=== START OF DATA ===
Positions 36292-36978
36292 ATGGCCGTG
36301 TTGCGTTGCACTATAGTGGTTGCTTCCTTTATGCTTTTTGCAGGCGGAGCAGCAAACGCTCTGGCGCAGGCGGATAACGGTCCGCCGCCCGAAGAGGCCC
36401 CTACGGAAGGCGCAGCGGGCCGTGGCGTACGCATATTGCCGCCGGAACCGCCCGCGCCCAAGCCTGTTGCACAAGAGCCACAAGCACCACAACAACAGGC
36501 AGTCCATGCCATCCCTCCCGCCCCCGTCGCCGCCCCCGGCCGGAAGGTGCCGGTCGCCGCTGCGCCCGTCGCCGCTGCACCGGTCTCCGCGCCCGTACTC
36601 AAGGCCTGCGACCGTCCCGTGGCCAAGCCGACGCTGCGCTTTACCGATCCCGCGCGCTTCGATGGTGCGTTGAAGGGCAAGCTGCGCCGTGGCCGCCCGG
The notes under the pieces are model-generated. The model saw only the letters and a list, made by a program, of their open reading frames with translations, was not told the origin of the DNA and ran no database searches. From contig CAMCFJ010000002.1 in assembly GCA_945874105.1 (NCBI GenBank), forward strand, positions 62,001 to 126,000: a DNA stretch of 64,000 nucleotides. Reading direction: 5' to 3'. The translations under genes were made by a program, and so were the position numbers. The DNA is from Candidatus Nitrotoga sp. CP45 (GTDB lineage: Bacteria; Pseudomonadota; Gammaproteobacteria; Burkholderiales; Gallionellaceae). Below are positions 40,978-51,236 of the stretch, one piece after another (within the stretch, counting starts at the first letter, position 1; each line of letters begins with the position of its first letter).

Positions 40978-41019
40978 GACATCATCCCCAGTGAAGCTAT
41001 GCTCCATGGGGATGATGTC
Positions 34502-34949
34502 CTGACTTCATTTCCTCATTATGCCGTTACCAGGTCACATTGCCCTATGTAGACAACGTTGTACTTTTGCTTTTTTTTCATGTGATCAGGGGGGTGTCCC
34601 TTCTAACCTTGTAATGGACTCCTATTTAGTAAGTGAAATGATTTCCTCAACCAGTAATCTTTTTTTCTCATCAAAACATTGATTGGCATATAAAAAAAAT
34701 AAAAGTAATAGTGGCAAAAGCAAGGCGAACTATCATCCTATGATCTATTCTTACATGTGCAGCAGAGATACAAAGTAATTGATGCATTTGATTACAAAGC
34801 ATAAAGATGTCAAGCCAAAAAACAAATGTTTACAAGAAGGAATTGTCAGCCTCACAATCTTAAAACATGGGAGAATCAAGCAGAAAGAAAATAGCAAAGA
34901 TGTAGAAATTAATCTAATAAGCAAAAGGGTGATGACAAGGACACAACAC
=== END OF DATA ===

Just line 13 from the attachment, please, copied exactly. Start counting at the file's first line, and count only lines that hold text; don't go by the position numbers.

34601 TTCTAACCTTGTAATGGACTCCTATTTAGTAAGTGAAATGATTTCCTCAACCAGTAATCTTTTTTTCTCATCAAAACATTGATTGGCATATAAAAAAAAT